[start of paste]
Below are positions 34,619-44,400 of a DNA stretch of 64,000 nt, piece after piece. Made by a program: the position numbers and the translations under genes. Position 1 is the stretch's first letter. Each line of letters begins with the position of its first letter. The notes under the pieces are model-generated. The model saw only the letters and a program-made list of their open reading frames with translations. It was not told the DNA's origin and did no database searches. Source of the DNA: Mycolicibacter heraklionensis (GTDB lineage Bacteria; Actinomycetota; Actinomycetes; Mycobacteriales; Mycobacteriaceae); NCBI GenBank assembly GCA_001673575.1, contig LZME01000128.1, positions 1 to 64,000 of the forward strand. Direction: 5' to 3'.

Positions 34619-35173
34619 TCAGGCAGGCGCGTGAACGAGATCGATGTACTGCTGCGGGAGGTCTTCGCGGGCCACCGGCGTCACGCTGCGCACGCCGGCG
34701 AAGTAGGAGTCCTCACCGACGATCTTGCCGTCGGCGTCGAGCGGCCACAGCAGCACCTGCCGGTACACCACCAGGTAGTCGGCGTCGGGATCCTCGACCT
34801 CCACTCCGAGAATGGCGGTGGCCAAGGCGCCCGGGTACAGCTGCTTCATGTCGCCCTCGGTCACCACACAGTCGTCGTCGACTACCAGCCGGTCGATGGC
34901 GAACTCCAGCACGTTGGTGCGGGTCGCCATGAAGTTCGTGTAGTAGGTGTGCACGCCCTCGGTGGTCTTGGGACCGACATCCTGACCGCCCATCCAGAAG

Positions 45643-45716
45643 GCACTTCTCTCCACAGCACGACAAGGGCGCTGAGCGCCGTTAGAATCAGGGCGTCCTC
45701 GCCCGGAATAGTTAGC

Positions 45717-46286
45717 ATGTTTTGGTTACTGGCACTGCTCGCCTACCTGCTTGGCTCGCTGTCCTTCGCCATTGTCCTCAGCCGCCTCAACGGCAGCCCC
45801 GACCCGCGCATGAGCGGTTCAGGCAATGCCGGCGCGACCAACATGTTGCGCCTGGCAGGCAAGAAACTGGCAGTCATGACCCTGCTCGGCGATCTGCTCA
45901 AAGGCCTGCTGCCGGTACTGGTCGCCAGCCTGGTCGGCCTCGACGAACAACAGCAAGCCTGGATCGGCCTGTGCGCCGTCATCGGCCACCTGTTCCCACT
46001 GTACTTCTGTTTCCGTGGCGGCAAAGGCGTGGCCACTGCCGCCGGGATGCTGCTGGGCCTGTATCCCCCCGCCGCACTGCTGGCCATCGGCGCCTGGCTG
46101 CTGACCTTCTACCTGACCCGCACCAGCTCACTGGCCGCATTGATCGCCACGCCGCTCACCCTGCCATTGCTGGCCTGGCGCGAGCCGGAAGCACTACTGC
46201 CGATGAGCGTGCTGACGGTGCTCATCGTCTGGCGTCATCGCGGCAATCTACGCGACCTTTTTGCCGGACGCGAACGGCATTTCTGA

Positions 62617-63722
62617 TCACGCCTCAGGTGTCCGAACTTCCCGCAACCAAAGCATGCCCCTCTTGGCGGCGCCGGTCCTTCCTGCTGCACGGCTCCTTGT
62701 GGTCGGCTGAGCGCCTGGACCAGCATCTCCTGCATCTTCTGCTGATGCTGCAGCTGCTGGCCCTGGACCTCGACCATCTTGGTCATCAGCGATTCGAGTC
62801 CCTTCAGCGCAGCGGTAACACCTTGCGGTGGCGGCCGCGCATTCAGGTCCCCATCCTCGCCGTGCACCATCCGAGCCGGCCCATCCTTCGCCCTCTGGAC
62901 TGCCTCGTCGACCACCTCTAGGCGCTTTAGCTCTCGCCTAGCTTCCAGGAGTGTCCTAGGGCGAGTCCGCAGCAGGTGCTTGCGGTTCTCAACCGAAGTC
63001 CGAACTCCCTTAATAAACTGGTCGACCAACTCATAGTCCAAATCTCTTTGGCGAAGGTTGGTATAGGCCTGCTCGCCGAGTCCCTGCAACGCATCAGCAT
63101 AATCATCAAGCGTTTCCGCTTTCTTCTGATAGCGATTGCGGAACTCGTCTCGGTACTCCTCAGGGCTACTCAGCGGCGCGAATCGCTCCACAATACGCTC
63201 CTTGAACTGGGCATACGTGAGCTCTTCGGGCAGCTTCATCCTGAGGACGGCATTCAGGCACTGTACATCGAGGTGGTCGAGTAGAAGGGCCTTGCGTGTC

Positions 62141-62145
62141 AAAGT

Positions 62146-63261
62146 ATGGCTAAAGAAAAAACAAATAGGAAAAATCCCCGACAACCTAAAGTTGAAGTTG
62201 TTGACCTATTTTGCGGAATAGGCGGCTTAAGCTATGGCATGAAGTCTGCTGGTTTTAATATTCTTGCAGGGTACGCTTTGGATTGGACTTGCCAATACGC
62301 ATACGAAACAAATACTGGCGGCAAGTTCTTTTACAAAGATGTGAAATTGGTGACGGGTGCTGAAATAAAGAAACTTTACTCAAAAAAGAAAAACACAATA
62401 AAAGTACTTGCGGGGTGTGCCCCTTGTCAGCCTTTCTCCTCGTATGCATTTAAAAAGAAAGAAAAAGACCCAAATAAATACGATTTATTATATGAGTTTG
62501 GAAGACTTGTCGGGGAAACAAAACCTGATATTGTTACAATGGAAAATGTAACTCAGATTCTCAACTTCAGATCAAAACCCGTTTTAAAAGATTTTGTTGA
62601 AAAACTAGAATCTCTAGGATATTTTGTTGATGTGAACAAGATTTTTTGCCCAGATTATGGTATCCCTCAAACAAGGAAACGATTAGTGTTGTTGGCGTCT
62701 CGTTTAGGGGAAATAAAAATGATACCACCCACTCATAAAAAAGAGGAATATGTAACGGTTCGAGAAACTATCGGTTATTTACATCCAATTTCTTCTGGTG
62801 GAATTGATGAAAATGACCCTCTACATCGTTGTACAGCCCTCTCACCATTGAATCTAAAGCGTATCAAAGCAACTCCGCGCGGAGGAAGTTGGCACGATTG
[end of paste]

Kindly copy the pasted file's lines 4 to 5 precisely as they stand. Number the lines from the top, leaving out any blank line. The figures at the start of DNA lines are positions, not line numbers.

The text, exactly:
34701 AAGTAGGAGTCCTCACCGACGATCTTGCCGTCGGCGTCGAGCGGCCACAGCAGCACCTGCCGGTACACCACCAGGTAGTCGGCGTCGGGATCCTCGACCT
34801 CCACTCCGAGAATGGCGGTGGCCAAGGCGCCCGGGTACAGCTGCTTCATGTCGCCCTCGGTCACCACACAGTCGTCGTCGACTACCAGCCGGTCGATGGC